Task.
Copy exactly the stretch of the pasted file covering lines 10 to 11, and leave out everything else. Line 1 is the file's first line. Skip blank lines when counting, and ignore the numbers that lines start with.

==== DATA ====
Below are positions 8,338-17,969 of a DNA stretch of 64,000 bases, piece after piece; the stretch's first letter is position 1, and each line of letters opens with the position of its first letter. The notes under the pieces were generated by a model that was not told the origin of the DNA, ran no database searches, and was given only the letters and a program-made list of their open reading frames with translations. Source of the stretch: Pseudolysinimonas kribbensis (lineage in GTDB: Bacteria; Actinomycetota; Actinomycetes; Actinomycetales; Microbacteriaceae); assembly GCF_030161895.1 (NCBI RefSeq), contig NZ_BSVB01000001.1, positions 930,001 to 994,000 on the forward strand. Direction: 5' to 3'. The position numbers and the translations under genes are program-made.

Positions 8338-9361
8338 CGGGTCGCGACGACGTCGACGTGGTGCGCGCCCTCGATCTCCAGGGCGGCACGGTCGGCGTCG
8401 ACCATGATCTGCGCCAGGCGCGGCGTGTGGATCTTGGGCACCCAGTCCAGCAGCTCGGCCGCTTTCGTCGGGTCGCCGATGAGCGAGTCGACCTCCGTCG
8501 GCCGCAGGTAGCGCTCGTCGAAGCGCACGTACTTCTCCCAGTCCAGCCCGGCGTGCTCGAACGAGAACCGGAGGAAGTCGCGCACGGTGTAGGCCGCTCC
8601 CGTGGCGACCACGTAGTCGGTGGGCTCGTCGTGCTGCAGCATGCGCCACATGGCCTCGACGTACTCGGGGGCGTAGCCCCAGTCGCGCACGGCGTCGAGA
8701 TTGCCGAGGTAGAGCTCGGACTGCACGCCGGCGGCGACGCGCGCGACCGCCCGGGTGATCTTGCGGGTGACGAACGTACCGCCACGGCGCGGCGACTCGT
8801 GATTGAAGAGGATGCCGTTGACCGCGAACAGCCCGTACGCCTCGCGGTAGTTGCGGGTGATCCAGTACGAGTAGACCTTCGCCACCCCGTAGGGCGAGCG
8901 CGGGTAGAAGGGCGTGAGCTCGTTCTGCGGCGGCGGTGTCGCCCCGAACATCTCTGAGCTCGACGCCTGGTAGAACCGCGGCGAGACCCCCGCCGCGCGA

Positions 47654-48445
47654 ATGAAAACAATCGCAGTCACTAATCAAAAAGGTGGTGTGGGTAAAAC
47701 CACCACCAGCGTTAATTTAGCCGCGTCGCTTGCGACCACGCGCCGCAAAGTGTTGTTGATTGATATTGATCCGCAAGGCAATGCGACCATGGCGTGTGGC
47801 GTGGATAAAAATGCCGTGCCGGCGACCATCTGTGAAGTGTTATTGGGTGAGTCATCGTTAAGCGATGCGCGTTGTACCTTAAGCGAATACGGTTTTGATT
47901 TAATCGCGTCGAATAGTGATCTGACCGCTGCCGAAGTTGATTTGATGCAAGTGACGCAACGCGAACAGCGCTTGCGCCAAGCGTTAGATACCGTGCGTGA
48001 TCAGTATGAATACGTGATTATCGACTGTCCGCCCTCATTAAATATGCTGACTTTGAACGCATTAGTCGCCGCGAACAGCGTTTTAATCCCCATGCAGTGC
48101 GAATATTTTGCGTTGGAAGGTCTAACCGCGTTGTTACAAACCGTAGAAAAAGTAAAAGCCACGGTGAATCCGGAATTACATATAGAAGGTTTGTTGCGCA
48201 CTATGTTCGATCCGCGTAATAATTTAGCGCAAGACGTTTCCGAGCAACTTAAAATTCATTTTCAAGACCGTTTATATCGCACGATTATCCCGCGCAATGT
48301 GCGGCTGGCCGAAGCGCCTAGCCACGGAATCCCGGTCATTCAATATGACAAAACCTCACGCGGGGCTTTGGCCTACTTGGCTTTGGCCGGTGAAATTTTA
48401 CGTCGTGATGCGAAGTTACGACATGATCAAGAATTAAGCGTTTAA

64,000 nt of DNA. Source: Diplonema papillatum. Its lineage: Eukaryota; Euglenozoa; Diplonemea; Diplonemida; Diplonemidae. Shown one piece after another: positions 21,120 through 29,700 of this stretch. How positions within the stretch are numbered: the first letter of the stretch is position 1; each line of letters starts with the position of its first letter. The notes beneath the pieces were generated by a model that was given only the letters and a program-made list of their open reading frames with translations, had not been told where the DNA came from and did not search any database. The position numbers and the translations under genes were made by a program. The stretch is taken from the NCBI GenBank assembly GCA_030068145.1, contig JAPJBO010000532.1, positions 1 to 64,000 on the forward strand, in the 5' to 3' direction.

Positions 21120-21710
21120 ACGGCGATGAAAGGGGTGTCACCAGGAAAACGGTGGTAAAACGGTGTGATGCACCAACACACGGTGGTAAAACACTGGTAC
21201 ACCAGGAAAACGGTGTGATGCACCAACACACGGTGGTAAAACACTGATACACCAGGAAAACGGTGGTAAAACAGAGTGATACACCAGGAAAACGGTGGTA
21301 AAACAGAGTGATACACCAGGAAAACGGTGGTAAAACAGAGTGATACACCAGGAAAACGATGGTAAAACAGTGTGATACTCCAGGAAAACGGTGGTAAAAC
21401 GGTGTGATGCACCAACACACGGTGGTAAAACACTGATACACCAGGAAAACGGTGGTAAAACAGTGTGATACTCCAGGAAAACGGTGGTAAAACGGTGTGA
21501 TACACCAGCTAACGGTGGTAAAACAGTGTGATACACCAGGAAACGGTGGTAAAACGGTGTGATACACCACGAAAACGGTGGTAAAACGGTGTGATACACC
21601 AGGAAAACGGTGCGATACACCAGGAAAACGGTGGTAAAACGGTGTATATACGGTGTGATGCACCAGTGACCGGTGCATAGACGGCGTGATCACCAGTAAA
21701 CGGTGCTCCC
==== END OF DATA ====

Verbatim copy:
Positions 47654-48445
47654 ATGAAAACAATCGCAGTCACTAATCAAAAAGGTGGTGTGGGTAAAAC